FBI (New York) #1 most wanted female in the world in custody

13 08 2008

NEW YORK– Michael J. Garcia, the United States Attorney for the Southern District of New York, Mark J. Mershon, the Assistant Director-in-Charge of the New York Office of the Federal Bureau of Investigation (“FBI”), and Raymond W. Kelly, the Police Commissioner of the City of New York, announced today the arrest of Aafia Siddiqui on charges related to her attempted murder and assault of United States officers and employees in Afghanistan. Siddiqui arrived in New York this evening and will be presented tomorrow before a United States Magistrate Judge in the United States District Court for the Southern District of New York. According to the Complaint filed in Manhattan federal court:

On July 17, 2008, officers of the Ghazni Province Afghanistan National Police (“ANP”) observed Siddiqui outside the Ghazni governor’s compound. ANP officers questioned Siddiqui, regarded her as suspicious, and searched her handbag. In it, they found numerous documents describing the creation of explosives, as well as excerpts from the Anarchist’s Arsenal. Siddiqui’s papers included descriptions of various landmarks in the United States, including in New York City. Siddiqui was also in possession of substances that were sealed in bottles and glass jars.

On July 18, 2008, a party of United States personnel, including two FBI special agents, a United States Army Warrant Officer, a United States Army Captain, and United States military interpreters, arrived at the Afghan facility where Siddiqui was being held. The personnel entered a second floor meeting room — unaware that Siddiqui was being held there, unsecured, behind a curtain.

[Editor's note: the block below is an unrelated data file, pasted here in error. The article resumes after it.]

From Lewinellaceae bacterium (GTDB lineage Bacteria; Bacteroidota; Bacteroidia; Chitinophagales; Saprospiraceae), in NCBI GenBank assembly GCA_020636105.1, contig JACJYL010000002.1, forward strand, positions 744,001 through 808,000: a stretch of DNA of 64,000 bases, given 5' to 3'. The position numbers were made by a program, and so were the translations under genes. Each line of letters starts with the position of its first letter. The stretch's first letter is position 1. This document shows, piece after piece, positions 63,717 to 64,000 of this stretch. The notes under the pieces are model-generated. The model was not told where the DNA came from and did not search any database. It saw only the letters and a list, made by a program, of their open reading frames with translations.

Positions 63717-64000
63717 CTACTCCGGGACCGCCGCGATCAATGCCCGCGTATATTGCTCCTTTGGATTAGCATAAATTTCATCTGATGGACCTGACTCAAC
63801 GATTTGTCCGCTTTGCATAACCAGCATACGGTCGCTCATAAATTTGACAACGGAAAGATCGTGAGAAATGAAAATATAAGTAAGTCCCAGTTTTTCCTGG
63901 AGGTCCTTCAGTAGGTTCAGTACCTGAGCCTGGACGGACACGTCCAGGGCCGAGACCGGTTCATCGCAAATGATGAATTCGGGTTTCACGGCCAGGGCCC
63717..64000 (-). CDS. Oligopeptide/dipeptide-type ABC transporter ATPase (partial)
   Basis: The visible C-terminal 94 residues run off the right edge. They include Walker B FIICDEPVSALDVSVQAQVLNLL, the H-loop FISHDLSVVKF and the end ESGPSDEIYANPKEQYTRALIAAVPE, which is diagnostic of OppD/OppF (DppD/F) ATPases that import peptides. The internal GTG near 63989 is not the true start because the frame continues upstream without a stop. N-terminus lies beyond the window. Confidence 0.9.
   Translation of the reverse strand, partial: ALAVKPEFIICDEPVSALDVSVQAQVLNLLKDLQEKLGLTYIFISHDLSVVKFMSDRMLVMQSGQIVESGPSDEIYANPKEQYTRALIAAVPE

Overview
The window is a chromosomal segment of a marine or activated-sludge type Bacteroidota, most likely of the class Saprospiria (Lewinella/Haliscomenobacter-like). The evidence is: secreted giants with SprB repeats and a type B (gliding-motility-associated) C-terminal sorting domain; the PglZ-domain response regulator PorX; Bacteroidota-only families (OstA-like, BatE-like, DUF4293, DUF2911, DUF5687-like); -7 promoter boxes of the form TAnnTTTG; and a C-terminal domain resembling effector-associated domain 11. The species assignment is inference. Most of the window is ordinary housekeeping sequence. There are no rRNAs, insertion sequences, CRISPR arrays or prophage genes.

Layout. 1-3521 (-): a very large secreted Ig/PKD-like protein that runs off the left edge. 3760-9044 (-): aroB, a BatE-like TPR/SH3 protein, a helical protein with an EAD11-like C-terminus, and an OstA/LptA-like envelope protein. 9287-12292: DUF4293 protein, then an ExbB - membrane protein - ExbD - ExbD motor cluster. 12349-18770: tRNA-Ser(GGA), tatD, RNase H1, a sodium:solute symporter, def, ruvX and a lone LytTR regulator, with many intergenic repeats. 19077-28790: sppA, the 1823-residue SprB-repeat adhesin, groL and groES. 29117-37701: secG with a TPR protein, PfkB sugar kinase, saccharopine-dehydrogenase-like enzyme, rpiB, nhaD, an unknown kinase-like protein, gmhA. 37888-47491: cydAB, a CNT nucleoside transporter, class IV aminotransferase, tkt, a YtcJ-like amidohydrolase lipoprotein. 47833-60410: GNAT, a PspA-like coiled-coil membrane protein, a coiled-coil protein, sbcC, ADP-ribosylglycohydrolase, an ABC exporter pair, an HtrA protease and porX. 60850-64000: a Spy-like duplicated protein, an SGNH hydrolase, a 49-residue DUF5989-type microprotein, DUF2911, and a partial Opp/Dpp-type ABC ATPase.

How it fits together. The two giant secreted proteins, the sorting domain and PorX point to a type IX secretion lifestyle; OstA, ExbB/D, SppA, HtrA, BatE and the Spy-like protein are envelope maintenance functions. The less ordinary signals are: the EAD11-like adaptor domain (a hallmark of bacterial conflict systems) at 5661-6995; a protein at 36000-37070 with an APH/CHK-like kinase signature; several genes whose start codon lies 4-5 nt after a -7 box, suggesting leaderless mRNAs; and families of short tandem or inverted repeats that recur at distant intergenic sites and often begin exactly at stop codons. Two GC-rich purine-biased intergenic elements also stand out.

The Warrant Officer took a seat and placed his United States Army M-4 rifle on the floor next to the curtain. Shortly after the meeting began, the Captain heard a woman yell from the curtain and, when he turned, saw Siddiqui holding the Warrant Officer’s rifle and pointing it directly at the Captain. Siddiqui said, “May the blood of [unintelligible] be directly on your [unintelligible, possibly head or hands].” The interpreter seated closest to Siddiqui lunged at her and pushed the rifle away as Siddiqui pulled the trigger. Siddiqui fired at least two shots but no one was hit. The Warrant Officer returned fire with a 9 mm service pistol and fired approximately two rounds at Siddiqui’s torso, hitting her at least once.

Despite being shot, Siddiqui struggled with the officers when they tried to subdue her; she struck and kicked them while shouting in English that she wanted to kill Americans. After being subdued, Siddiqui temporarily lost consciousness. The agents and officers then rendered medical aid to Siddiqui.

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